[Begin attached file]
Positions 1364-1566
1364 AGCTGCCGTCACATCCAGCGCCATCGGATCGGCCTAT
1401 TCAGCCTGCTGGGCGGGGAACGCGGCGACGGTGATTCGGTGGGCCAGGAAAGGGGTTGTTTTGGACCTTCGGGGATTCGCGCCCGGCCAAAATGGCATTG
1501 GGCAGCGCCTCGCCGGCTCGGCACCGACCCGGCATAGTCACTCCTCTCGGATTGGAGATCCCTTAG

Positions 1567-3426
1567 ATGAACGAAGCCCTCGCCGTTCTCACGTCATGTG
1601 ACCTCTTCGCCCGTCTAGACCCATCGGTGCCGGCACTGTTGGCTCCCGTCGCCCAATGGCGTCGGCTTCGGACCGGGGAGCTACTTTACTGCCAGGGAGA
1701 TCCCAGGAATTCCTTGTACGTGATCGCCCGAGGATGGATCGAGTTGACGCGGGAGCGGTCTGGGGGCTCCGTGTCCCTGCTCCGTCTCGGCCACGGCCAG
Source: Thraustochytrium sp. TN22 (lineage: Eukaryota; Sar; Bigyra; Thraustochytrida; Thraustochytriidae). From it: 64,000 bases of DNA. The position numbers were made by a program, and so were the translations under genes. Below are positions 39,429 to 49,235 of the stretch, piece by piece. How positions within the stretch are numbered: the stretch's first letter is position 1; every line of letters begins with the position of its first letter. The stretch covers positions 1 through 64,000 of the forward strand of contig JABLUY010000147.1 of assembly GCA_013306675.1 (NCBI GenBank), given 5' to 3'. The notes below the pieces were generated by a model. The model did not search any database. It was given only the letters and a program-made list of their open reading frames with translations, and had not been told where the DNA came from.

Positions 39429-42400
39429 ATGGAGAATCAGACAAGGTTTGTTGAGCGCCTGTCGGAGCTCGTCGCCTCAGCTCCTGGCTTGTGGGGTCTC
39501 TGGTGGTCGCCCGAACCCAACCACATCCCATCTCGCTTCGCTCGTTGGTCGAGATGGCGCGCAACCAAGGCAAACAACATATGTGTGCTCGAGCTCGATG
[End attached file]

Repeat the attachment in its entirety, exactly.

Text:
Positions 1364-1566
1364 AGCTGCCGTCACATCCAGCGCCATCGGATCGGCCTAT
1401 TCAGCCTGCTGGGCGGGGAACGCGGCGACGGTGATTCGGTGGGCCAGGAAAGGGGTTGTTTTGGACCTTCGGGGATTCGCGCCCGGCCAAAATGGCATTG
1501 GGCAGCGCCTCGCCGGCTCGGCACCGACCCGGCATAGTCACTCCTCTCGGATTGGAGATCCCTTAG

Positions 1567-3426
1567 ATGAACGAAGCCCTCGCCGTTCTCACGTCATGTG
1601 ACCTCTTCGCCCGTCTAGACCCATCGGTGCCGGCACTGTTGGCTCCCGTCGCCCAATGGCGTCGGCTTCGGACCGGGGAGCTACTTTACTGCCAGGGAGA
1701 TCCCAGGAATTCCTTGTACGTGATCGCCCGAGGATGGATCGAGTTGACGCGGGAGCGGTCTGGGGGCTCCGTGTCCCTGCTCCGTCTCGGCCACGGCCAG
Source: Thraustochytrium sp. TN22 (lineage: Eukaryota; Sar; Bigyra; Thraustochytrida; Thraustochytriidae). From it: 64,000 bases of DNA. The position numbers were made by a program, and so were the translations under genes. Below are positions 39,429 to 49,235 of the stretch, piece by piece. How positions within the stretch are numbered: the stretch's first letter is position 1; every line of letters begins with the position of its first letter. The stretch covers positions 1 through 64,000 of the forward strand of contig JABLUY010000147.1 of assembly GCA_013306675.1 (NCBI GenBank), given 5' to 3'. The notes below the pieces were generated by a model. The model did not search any database. It was given only the letters and a program-made list of their open reading frames with translations, and had not been told where the DNA came from.

Positions 39429-42400
39429 ATGGAGAATCAGACAAGGTTTGTTGAGCGCCTGTCGGAGCTCGTCGCCTCAGCTCCTGGCTTGTGGGGTCTC
39501 TGGTGGTCGCCCGAACCCAACCACATCCCATCTCGCTTCGCTCGTTGGTCGAGATGGCGCGCAACCAAGGCAAACAACATATGTGTGCTCGAGCTCGATG